“Maybe it Was a Return”: Stephanie Powell Watts on Writing “No One is Coming to Save Us”


Stephanie Powell Watts mesmerized readers with 2011’s We Are Taking Only What We Need, her award-winning debut collection of short stories. She continues her exploration into modern humanity with No One is Coming to Save Us. The novel, like her short story collection, is set in post-Jim Crow era North Carolina. Her characters’ desires purposefully echo the ones from F. Scott Fizgerald’s classic The Great Gatsby. The parallels between the two works themes are obvious, but do not go into this thinking it is a retelling. Watts has crafted her own world that stands on rich characters and eloquent prose.

I talked to the author, who also teaches writing at Lehigh University, the day before her debut novel was published about throwing out the first draft, letting characters guide her writing, what influences her and more. The interview was edited and condensed for clarity.

You have published short stories, and have gotten a lot of notice for those, but this is your first novel. What was it like transitioning to a project like this?

It was like anything where you don’t really know what you’re doing. It was a lot of trial and error. It was seven or eight years ago when I did the first draft of the novel and I felt it was very episodic like short stories. It was what I was used to writing; I understood the rhythm of the short story. It took me a long time for me to feel like this was hanging together like a novel instead of a bunch of stories that were loosely thrown together.

Your prose really stands out. How conscious are you of that your first time through as opposed to just getting the plot out?

I think that getting it out is very important. Just do that and figure it out later. I really am of the school of people who feel the plot has to grow out of the character. Sometimes it takes a long time just like figuring out a real person. You don’t know everything right away. You learn certain things, you hear how they speak, and you see what they do. Those things give you insight into what they want and what means they’ll go to to get it. It’s a process. Sometimes you’ll just get a character though and the plot comes quickly, but it’s not often that way.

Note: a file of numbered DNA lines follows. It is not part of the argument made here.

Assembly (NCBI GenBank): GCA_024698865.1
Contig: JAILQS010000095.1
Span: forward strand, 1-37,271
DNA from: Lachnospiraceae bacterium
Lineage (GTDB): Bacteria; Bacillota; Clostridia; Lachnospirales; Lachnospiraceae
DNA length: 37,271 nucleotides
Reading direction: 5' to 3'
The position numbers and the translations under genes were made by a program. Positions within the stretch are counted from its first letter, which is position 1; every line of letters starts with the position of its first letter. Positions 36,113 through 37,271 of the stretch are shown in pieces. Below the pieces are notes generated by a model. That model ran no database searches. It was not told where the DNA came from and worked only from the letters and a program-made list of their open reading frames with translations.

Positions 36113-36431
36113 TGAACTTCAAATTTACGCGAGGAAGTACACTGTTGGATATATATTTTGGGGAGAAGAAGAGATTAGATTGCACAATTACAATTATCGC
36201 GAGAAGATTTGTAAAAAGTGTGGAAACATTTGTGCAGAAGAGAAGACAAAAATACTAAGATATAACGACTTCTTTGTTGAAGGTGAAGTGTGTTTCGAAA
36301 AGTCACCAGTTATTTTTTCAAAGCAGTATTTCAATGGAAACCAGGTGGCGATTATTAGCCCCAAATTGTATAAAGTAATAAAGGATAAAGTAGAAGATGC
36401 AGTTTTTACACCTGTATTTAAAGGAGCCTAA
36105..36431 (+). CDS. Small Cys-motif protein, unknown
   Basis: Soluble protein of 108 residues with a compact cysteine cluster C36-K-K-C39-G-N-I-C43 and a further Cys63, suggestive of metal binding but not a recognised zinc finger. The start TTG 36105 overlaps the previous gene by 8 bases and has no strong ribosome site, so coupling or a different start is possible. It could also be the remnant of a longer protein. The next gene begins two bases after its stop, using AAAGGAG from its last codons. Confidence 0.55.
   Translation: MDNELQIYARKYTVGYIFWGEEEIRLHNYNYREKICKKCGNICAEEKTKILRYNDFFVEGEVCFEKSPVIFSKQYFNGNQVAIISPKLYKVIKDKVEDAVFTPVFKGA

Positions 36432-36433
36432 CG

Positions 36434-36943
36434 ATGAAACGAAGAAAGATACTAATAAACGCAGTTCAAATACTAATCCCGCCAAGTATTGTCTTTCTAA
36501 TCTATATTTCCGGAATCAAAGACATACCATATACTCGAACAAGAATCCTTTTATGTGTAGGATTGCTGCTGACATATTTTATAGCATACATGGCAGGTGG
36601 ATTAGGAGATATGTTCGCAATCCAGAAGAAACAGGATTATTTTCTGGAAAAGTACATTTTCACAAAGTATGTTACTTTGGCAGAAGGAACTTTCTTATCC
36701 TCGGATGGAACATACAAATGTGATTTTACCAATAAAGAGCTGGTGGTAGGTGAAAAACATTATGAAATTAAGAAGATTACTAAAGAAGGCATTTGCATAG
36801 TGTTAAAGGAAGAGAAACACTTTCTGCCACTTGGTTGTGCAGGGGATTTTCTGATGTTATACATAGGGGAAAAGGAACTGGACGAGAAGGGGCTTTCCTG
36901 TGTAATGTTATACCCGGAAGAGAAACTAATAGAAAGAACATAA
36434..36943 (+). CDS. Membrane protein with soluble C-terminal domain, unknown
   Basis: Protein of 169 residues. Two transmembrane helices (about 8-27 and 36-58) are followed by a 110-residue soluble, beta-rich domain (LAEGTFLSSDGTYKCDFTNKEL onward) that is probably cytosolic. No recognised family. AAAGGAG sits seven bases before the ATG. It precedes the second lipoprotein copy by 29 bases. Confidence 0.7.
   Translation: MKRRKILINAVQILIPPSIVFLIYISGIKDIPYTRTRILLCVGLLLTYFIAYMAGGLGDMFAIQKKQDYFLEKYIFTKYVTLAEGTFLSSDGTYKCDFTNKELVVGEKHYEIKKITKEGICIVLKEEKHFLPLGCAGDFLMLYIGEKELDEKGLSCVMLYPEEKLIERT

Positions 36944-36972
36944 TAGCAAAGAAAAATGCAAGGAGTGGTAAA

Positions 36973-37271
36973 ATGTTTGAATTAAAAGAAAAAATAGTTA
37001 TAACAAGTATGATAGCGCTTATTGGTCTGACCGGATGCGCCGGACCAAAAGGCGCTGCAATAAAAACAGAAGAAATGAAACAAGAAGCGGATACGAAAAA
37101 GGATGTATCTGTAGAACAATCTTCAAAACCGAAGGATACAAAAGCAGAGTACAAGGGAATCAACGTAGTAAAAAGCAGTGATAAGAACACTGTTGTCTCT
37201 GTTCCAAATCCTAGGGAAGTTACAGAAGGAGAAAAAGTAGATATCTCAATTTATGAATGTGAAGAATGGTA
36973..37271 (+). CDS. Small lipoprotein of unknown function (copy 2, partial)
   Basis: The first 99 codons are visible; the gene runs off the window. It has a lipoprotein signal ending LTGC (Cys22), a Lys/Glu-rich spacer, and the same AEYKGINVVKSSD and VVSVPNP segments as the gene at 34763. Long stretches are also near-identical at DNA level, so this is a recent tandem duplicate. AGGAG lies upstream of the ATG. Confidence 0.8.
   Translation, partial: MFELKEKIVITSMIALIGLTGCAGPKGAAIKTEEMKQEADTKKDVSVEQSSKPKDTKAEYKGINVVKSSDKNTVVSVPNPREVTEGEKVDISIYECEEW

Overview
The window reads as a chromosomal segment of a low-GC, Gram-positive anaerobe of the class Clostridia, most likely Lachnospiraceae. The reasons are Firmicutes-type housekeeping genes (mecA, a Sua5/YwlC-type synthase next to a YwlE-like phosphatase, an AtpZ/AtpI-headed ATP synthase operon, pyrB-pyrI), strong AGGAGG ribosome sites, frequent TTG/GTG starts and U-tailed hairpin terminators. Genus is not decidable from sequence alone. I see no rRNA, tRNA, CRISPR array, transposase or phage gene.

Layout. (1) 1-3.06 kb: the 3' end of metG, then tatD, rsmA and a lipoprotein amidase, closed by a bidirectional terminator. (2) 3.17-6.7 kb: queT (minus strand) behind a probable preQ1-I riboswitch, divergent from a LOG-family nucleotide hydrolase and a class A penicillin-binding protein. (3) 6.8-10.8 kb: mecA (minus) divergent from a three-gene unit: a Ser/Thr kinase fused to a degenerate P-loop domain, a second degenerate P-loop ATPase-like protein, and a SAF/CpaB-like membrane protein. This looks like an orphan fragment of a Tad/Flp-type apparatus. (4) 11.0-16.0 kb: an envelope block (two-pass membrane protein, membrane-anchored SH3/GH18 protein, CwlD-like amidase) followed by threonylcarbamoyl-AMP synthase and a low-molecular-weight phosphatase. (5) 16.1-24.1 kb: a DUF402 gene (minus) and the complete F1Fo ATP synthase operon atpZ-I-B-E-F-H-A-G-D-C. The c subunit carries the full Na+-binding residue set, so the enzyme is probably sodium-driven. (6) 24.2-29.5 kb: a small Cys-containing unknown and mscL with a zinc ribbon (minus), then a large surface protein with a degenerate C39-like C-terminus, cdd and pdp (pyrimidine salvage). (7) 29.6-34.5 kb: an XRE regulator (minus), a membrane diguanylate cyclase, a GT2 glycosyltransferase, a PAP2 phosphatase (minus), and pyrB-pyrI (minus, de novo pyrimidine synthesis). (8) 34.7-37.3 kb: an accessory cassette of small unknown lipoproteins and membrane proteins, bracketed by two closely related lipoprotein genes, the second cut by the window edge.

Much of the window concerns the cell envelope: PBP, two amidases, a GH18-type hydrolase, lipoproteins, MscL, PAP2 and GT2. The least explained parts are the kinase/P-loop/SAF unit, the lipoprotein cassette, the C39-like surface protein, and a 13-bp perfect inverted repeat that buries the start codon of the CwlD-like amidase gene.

Was The Great Gatsby always in your mind while writing No One Will Save Us Now?

It came a little bit later. When I started the book, the characters were much younger. It was set much closer to a tragedy in the family. I worked on that for a couple of years and I had a draft. It was okay, but I could never get a hold of it. It just didn’t seem right. I couldn’t capture the characters.

I knew the book was about a haunting. I knew the characters were walking around with ghosts. I started thinking that maybe it wasn’t quite that; maybe it was a return. I started thinking about what makes people return somewhere and what are the motivations. Love was the thing that brings people back. The characters were all looking for this person to return to.

Then I started thinking about Gatsby. It was “Oh, maybe that’s what I’m doing.”

A lot of the blurbs about the book liken your book to Gatsby and I was curious if that’s something you wanted or if it was just something that happened?